How do we live in such a world? How do we make sense of our own experience in light of our own physical or emotional suffering and the immensity of suffering around us? I do not take it as my task to explain the nature of God in light of evil or to resolve all problems. I do not know what a hypothetical better world would consist of. The world simply is what it is. Religion and faith in God helps me endure it and to withstand the inner storms. It helps me overcome nihilism and to desire to "participate joyfully in the sorrows of the world". I do not know what the future holds. I don't know what the place of humans will be. I don't really know what we are. Whether I live forever, for 30 more years, or die tomorrow, meaning is vital. An enchanted and enlarged view of life is essential for me. Religion generally is the best place to cultivate purpose, wonder, awe, gratitude, joy, peace, risk taking, and sacrifice. My hopes and fears are taken seriously. Religion, in its finer forms, emphasizes acceptance, tolerance, affirmation of life, community, solidarity, shared visions, service, questions, beauty, support through all the stages of life, and prayer. How precious prayer has become to me given that it had become for a time the most empty and intellectually absurd obstacle. What a paltry and singular understanding of it I had! For me religious vocabulary and imagery is key to a sense of the sacred, to a sense of life's depth and fullness. Absent of this language my life seemed quite impoverished.
Thus, I am drawn toward the religious response to the questions that fester in my mind. My choice isn't based on a preponderance of evidence and indeed sometimes it doesn't seem to be based on any evidence at all; even in spite of the evidence. And I am troubled by some of the religiosity I encounter. But nonetheless, my choice is based upon faith or as the writer of Hebrews saw it "the assurance of things hoped for, the conviction of things not seen." My religion, Christianity, is what I know. Its hymns, psalms, stories, scripture, doctrines, practices, depths, teachings, and meaning for me is, borrowing someone's else metaphor, the loom upon which I weave the fabric of my life. It is a framework for which to live. I identify with Christian metaphors and symbols. With the help of Marcus Borg, I have come to see Christianity as a way and to experience the transcendent propelling me as I journey through life, rather than feeling like I am alone and propelling myself. At the very least this is psychologically useful. My religiosity is not about belief in particular fixed truths, but it is faith in God sustained through spiritual practices that make me feel as though I'm experiencing God (e.g. prayer, worship, meditation, art, etc.) and immersion in a religious tradition.
Furthermore, Christianity for me is about nonviolence, compassion, courage, and life. It has helped me deal with guilt for wanting to live and guilt for wanting to die. I found Chesterton's words useful in organizing my thoughts on this matter: "Christianity had also felt this opposition of the martyr to the suicide: had it perhaps felt it for the same reason? Had Christianity felt what I felt, but could not (and cannot) express--this need for a first loyalty to things, and then for a ruinous reform of things?"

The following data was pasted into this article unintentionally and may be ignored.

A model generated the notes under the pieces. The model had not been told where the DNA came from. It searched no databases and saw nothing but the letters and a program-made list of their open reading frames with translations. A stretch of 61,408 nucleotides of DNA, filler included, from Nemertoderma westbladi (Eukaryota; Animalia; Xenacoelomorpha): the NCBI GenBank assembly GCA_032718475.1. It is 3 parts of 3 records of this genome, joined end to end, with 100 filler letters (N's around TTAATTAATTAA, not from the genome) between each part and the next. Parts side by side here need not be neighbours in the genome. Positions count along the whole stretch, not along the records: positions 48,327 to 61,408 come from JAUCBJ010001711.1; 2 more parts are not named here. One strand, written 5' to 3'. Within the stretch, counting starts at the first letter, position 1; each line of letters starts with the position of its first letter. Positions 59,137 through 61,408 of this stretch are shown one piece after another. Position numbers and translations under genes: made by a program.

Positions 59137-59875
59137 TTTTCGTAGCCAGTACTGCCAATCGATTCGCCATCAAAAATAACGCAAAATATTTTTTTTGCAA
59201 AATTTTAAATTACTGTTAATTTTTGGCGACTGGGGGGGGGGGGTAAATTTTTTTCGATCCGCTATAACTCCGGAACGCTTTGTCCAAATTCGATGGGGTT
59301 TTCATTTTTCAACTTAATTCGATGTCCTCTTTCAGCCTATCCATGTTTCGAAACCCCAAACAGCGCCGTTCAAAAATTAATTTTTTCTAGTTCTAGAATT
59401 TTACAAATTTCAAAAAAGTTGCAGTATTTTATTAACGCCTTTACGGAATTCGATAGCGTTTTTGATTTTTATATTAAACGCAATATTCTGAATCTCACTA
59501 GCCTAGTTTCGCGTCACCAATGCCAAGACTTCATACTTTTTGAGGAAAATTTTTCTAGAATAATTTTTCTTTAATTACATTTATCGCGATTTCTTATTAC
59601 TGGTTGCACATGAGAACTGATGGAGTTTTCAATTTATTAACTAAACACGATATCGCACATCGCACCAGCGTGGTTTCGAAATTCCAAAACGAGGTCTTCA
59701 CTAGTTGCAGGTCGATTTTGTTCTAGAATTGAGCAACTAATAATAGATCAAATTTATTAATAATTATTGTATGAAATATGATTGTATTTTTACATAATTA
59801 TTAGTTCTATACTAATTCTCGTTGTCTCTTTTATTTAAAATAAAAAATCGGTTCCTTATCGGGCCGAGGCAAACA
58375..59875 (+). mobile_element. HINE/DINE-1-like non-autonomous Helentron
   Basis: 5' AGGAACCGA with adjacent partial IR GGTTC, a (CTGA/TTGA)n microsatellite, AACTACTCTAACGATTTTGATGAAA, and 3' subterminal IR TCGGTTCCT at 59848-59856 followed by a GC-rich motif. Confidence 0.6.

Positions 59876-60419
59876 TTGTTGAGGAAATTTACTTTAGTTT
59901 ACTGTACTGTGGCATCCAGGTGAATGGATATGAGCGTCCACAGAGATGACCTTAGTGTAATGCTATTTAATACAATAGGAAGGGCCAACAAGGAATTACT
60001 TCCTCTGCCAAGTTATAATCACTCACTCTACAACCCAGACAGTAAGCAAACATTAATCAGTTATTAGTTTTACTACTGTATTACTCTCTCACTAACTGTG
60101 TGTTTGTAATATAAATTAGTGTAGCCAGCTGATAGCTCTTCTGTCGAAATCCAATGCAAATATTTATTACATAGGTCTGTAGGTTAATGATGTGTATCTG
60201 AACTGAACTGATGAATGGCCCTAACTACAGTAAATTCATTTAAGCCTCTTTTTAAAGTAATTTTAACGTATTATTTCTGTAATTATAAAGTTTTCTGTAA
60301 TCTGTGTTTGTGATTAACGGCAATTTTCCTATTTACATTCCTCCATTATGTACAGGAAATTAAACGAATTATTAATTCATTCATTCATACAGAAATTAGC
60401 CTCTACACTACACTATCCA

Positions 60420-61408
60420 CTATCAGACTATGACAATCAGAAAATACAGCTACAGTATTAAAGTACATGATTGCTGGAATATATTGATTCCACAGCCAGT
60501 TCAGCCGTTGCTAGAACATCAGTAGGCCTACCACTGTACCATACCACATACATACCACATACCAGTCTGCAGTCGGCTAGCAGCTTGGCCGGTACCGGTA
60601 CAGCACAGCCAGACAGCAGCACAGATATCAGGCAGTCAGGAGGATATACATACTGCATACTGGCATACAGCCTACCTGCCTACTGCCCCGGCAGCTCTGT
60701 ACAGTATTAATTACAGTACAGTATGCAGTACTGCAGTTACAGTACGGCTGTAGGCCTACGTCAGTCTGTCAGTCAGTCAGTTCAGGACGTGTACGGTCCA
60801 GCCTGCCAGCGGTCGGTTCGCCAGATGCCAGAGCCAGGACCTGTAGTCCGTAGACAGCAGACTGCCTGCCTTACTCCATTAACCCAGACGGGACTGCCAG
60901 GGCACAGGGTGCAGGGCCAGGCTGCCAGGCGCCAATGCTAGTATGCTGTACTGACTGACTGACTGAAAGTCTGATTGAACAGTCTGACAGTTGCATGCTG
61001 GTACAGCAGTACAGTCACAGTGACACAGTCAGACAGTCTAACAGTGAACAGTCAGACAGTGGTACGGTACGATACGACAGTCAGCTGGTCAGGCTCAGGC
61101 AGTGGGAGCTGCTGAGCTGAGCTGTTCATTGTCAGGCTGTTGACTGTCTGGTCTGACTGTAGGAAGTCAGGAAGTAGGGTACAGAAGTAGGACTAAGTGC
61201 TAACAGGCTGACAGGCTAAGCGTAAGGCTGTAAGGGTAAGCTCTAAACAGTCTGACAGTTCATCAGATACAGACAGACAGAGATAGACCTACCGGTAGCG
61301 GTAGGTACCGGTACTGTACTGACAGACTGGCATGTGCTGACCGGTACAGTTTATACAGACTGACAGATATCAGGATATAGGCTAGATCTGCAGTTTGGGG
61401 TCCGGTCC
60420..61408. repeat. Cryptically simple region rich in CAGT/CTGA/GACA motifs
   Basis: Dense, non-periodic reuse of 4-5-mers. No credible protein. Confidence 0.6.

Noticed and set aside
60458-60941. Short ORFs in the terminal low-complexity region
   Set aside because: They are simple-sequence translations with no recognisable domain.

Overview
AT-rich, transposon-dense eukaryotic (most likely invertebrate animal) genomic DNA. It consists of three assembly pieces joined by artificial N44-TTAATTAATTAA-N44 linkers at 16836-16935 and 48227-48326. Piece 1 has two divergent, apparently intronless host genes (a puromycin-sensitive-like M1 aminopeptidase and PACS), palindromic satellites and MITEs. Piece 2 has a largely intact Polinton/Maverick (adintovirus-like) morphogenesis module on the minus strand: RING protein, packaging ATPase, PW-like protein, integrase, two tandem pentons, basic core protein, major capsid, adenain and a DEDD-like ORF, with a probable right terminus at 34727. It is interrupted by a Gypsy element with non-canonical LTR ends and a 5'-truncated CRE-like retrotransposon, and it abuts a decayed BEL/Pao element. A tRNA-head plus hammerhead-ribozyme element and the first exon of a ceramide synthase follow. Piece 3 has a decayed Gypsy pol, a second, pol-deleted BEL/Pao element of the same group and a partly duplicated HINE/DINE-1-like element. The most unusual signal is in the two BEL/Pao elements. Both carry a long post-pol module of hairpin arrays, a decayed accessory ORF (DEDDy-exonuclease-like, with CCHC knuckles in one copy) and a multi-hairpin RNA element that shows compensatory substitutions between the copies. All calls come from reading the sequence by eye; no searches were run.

Depression is akin to a black hole. It devours the light. I almost felt like I couldn't escape. Religion offered me words of comfort in the book of Deuteronomy: "I call heaven and earth to witness against you this day, that I have set before you life and death, blessing and curse; therefore choose life, that you and your descendents may live." And theologian Dorothee Soelle strengthened me with these thoughts from Choosing Life: "We are inclined to affirm life under particular circumstances, under given conditions--when life is young, and beautiful and full of achievement. The 'Yes' which is meant in the emphatic, biblical sense is a 'Yes' without any conditions. It applies in sickness and dying as well." And it the gospel of John I read these exquisite words: "In him was life, and the life was the light of men. The light shines in the darkness, and the darkness has not overcome it."
Life is good even though we eventually die, even though we don't clearly know its ultimate purpose and struggle to find purpose in our own lives. This isn't something I can just assume and set aside. Living a joyful contented life is a struggle and must be nurtured. I believe, maybe for no other reason than to feel good, but I don't truly think like this from moment to moment. It's hard to find something emotionally and spiritually compelling on the one hand if you can't take it seriously on the other.
Perhaps religion is an opiate, a meme, a construct purely to make me feel good... In some sense I fully agree that it is. That simply must be the point of religion. It seems obvious to me really. It helps me survive. But this doesn't negate its potential truthfulness. It is possible that there is a transcendent reality. It is possible that human life has deeper significance, even if it is imperceptible and grander than any one life can grasp. Perhaps there are multiple layers of meanings and ways to understand the nature of reality?
I respond as I do to the questions I asked at the outset because the response brings meaning to my life. It leads me to a religious community where these questions are addressed, discussed, and dare I say welcomed; a community where answers have been imagined and where they continue to be re-imagined over the years, always idealistically. My religion sees a transcendent purpose to the whole universe and more importantly to the human experience itself, in spite of my misgivings about reality, in spite of my doubts. And this does something for me. It brings me contentment. It helps me deal with despair. It produces vitality. It challenges me. It frustrates me. It embraces me. It makes me feel and want to be alive. In short, it's good news.
I feel that Patty Griffin's song "Forgiveness" captures my entire world view, from my feelings of sorrow, selfishness, guilt, and insignificance to my deepest longing, my hope and my faith. When I hear her sing I feel like she's my friend; that if we share nothing else we have this belief in common: The belief that life is worth living, that our existence and the entire story of the universe is part of a grand story, that there is a mystical and mysterious reality, at once both transcendent and yet immanent. Clearly this isn't necessarily true and quite unnecessary for some on the path to happiness and fulfillment. But it is experientially true for me in that I perceive it and the simple idea of it sustains and uplifts me.